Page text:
Arachnophobia (1990, Frank Marshall)

Is John Goodman doing an impression of Bill Murray from Caddyshack?

Arachnophobia is so all over the place, it wouldn’t be a surprise to find out Frank Marshall directed him along those lines. The movie’s a mix between The Birds and a little Gremlins. Not to mention some proto-Jurassic Park. Unfortunately, Marshall doesn’t bring these elements together cohesively.

The first problem is the tone. It’s supposed to be kind of cute, especially once Trevor Jones’s score gets sappy (and bad), but it’s about a terrible spider infestation.

The second problem is those spiders. There’s a lack of science… and a lack of smarts. The lack of smarts goes so far as to show the protagonist, a doctor (played by a passable Jeff Daniels), doesn’t know what the Richter Scale is called. Those kind of dumb jokes (along with Goodman’s goofy exterminator) make Arachnophobia a chore.

Worse, it’s boring. It goes on and on and on. And once it does get going, Julian Sands comes back. He’s in the prologue, where Mark L. Taylor acts circles around him. But when Sands gets back, there’s no one near as strong as Taylor to make up for his awful acting.

Arachnophobia‘s big problem, besides Marshall’s general inability, is the acting. Mary Carver gives the film’s best performance. Besides Sands, Stuart Pankin gives the worst. Brian McNamara isn’t bad, but Harley Jane Kozak is mediocre. It’s probably the lousy writing of her character.

Still, the pre-CG special effects are absolutely stunning.

1/4

CREDITS

Directed by Frank Marshall; screenplay by Don Jakoby and Wesley Strick, based on a story by Jakoby and Al Williams; director of photography, Mikael Salomon; edited by Michael Kahn; music by Trevor Jones; production designer, James D. Bissell; produced by Kathleen Kennedy and Richard Vane; released by Hollywood Pictures.

Starring Jeff Daniels (Dr. Ross Jennings), Harley Jane Kozak (Molly Jennings), John Goodman (Delbert McClintock), Julian Sands (Doctor James Atherton), Stuart Pankin (Sheriff Lloyd Parsons), Brian McNamara (Chris Collins), Mark L. Taylor (Jerry Manley), Henry Jones (Doctor Sam Metcalf), Peter Jason (Henry Beechwood), James Handy (Milton Briggs), Roy Brocksmith (Irv Kendall), Kathy Kinney (Blaire Kendall) and Mary Carver (Margaret Hollins).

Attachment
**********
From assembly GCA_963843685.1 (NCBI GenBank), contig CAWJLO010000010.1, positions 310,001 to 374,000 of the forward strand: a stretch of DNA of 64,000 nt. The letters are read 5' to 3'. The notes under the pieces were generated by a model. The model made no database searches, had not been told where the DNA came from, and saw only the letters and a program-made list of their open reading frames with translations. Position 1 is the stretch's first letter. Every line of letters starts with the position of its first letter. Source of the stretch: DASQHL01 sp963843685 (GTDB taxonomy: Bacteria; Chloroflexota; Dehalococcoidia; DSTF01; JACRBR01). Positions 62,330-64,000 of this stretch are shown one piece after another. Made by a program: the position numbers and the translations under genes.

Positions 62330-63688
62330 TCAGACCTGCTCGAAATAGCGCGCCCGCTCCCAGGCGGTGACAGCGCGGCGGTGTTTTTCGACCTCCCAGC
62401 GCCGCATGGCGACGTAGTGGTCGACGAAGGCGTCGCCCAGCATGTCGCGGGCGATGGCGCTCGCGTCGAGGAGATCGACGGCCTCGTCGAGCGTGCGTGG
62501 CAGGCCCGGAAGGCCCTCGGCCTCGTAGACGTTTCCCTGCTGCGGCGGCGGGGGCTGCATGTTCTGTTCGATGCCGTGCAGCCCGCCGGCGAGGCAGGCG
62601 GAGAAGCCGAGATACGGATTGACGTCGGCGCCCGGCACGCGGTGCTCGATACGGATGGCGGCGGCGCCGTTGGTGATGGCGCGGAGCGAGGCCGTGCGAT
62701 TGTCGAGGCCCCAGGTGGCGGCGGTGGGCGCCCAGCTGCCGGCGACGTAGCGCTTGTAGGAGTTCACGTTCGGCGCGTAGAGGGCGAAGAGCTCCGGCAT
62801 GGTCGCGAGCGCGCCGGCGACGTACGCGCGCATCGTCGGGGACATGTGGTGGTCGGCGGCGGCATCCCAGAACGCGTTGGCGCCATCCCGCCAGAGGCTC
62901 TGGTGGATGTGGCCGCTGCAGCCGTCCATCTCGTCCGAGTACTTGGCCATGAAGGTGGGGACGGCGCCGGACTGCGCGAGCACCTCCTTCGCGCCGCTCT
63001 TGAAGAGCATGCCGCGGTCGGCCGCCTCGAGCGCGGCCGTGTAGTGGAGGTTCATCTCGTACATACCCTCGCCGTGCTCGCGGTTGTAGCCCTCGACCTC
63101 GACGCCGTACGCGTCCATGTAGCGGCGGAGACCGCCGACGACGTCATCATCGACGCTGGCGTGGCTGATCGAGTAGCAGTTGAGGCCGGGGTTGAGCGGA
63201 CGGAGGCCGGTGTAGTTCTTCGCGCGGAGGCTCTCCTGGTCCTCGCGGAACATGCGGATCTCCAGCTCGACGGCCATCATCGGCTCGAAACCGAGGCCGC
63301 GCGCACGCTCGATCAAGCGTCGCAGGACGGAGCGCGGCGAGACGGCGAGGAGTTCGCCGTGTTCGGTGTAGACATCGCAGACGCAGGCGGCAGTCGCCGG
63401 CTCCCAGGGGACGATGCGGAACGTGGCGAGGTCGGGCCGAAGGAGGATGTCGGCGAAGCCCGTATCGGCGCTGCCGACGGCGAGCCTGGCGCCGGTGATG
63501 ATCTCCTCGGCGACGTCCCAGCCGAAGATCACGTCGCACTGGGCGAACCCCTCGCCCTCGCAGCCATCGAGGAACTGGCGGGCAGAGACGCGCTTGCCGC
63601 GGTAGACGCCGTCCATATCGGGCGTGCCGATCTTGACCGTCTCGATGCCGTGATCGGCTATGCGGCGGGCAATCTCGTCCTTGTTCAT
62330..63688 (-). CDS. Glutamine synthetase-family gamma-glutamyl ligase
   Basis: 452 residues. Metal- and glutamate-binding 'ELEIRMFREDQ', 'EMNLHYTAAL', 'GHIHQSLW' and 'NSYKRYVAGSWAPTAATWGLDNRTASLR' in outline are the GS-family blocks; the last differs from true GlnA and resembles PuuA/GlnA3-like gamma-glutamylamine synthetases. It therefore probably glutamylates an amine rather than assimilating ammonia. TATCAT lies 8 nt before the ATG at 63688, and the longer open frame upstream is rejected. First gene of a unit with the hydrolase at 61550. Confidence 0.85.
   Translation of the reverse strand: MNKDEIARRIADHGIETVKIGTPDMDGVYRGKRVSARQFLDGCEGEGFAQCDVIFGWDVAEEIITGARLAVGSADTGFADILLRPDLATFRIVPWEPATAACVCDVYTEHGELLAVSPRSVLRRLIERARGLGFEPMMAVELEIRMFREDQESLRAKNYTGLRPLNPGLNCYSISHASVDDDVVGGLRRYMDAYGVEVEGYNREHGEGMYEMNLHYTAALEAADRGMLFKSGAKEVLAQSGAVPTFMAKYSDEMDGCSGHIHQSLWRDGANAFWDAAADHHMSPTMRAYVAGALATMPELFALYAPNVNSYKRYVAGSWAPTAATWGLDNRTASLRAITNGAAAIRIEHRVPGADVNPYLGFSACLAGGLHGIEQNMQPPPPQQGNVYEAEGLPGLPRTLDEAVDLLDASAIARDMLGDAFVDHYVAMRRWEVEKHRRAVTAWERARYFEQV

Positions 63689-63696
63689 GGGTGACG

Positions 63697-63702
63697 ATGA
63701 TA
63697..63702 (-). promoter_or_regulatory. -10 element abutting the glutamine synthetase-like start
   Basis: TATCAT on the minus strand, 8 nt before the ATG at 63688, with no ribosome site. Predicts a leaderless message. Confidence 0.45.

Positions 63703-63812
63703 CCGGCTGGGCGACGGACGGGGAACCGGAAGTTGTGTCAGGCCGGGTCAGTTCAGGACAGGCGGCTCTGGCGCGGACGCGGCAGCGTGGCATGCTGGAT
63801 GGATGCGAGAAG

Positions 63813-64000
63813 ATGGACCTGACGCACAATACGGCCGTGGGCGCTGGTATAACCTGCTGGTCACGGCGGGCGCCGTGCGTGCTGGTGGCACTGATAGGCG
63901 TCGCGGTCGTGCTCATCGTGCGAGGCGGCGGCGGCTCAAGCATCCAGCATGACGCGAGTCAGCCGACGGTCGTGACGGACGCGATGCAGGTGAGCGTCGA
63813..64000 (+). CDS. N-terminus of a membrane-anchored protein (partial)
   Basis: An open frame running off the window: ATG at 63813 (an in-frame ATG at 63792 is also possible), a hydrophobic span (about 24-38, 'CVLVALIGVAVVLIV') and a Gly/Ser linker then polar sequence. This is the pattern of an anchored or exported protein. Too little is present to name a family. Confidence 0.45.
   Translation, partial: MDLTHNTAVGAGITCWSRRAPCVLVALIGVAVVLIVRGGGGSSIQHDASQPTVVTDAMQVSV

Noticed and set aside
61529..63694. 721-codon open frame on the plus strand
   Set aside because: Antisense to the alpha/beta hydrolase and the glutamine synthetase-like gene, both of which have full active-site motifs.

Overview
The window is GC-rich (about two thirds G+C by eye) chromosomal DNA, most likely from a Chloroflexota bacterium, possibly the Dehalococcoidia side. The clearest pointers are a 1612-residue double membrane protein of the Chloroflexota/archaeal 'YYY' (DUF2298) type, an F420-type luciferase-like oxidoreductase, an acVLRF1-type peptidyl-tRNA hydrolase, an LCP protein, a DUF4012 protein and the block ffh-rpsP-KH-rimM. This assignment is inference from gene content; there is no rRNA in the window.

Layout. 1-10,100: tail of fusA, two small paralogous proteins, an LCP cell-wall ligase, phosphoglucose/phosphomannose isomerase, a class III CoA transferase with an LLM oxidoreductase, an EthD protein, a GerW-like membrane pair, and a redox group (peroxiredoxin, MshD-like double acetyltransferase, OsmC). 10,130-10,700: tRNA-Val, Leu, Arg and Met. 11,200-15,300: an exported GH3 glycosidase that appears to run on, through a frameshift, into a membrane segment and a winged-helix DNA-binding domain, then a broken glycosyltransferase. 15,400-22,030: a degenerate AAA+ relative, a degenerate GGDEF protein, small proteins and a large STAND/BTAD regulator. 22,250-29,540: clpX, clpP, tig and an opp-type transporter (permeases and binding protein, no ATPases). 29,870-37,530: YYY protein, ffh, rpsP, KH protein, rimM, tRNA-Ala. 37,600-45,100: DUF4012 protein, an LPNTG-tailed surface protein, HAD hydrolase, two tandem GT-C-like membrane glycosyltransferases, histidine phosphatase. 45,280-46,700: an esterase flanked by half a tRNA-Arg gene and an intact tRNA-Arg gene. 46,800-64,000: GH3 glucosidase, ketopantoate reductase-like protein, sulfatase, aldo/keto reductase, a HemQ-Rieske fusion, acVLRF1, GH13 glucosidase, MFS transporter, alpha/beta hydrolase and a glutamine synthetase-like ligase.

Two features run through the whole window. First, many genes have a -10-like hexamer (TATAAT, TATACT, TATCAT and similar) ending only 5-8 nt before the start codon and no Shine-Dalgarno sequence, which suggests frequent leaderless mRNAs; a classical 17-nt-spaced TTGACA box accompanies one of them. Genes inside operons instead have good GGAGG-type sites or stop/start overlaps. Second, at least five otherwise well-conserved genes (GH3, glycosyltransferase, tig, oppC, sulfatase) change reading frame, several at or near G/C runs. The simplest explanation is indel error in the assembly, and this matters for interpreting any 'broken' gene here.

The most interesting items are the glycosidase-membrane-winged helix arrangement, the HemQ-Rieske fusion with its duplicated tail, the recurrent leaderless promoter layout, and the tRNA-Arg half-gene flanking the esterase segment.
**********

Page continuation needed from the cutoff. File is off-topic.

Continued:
The Big Lebowski (1998, Joel Coen)

There are a lot of interesting things about what the Coens do with The Big Lebowski. The foremost thing has to be how, even though the film is incredibly thoughtful and complex in its homages, the Coens aren’t exclusionary about it. If you don’t know it’s Raymond Chandler, it’s okay. If you don’t know zero budget Westerns had narrators, it’s okay.

If you do, you understand more about what they’re doing, but you don’t better understand the film. Because knowing where they’re coming from isn’t the point. The movie’s the point.

But being accepting of populist viewers aside, the Coens also do something very interesting with the dialogue. When people listen to other people, they’re hearing it for the first time, just like the viewer. Even though John Goodman’s amusing lunatic has been friends with Jeff Bridges’s character for untold years… Bridges’s reactions are in line with the audiences. He’s stunned—just like the viewer—at the stupid things Goodman says.

It’s subtle, but with the film starting in the first scene.

Bridges and Goodman are both great, as is Steve Buscemi as the third in their triumvirate. Of course, he has nothing to say, which is kind of the point.

In the supporting roles, Julianne Moore, Philip Seymour Hoffman and David Thewlis are all fantastic.

Lebowski, now a pop culture icon, succeeds because it embraces pop culture (and assumes everyone should know LA culture). It’s excellent.

Except, however, when there’s a nonsensical reference to an as yet unestablished subplot.

3/4★★★

CREDITS

Directed by Joel Coen; written by Ethan Coen and Joel Coen; director of photography, Roger Deakins; edited by Roderick Jaynes and Tricia Cooke; music by Carter Burwell; production designer, Rick Heinrichs; produced by Ethan Coen; released by Gramercy Pictures.

Starring Jeff Bridges (Jeffrey Lebowski), John Goodman (Walter Sobchak), Steve Buscemi (Theodore Donald ‘Donny’ Kerabatsos), David Huddleston (Jeffrey Lebowski), Julianne Moore (Maude Lebowski), Tara Reid (Bunny Lebowski), Philip Seymour Hoffman (Brandt), Ben Gazzara (Jackie Treehorn), Peter Stormare (Karl Hungus), John Turturro (Jesus Quintana), Jon Polito (Da Fino), David Thewlis (Knox Harrington), Jack Kehler (Marty) and Sam Elliott (The Stranger).